The next day the hunters gathered in the house of one of them, bringing their wives, like the others; the priests came and exorcised the evil spirit in their manner. Then they placed in the center the materials prepared for the sacrifice of the incense and the new fire, and the blue bitumen. Then with worship the hunters invoked the gods of the chase, Acanum, Suhuy-sib, Sipitabai, and others; they distributed the incense, which they then threw in the brazier; while it burned each one took an arrow and the skull of a deer, which the chacs anointed with the blue pitch; some then danced with these, as anointed, in their hands,
In the month Sotz the proprietors of the bee-hives prepared themselves to celebrate their festival in Tzec, and although the chief preparation here was fasting, there was no obligation save on the priest and the officers who assisted therein, and it was voluntary on the part of the rest.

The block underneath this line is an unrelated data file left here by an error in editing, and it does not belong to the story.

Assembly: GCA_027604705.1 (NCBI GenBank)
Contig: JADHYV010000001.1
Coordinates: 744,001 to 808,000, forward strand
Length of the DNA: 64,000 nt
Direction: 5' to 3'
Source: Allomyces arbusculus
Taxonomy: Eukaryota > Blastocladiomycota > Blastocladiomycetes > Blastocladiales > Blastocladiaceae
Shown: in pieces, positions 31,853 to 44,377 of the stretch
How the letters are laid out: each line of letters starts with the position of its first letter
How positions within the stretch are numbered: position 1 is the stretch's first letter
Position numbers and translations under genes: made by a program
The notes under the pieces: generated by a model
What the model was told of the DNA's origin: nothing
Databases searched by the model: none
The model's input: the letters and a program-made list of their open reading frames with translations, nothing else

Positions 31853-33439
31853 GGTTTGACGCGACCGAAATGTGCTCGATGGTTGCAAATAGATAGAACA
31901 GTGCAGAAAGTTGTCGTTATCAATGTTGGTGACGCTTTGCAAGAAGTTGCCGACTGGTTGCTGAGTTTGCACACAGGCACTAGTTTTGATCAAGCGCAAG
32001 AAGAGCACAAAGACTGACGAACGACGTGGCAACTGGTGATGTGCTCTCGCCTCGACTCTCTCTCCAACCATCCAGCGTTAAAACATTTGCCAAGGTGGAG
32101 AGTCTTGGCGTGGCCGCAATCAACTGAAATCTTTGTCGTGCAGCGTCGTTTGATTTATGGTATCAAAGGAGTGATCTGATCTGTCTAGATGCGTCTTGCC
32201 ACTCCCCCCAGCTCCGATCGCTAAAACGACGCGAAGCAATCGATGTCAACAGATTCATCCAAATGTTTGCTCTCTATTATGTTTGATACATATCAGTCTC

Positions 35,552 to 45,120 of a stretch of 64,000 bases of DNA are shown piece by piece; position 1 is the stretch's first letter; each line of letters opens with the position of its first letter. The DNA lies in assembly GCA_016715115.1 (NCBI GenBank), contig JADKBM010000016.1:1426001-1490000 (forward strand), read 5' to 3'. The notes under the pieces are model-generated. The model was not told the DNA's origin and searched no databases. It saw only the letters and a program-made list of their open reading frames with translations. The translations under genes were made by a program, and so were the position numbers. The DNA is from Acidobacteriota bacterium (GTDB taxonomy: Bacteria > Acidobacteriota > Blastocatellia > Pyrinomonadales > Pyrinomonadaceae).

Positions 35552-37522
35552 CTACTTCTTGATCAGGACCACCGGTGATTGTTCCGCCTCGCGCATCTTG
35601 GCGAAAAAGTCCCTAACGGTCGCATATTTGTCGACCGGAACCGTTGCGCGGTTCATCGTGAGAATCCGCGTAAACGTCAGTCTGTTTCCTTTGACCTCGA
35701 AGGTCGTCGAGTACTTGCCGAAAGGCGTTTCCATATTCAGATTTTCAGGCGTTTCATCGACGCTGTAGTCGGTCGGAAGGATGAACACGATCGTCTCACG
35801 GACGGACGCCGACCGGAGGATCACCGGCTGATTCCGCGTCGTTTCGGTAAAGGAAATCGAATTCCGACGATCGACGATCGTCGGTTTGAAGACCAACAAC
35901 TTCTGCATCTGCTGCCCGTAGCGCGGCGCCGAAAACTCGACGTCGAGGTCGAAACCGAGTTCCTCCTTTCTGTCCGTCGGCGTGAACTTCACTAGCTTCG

In the twelfth chapter (Sec. VI) was related the departure of Kukulcán
from Yucatan, after which some of the Indians said he had departed to heaven with the gods, wherefore they regarded him as a god and appointed, a time when they should celebrate a festival for him as such; this the whole country did until the destruction of Mayapán. After that destruction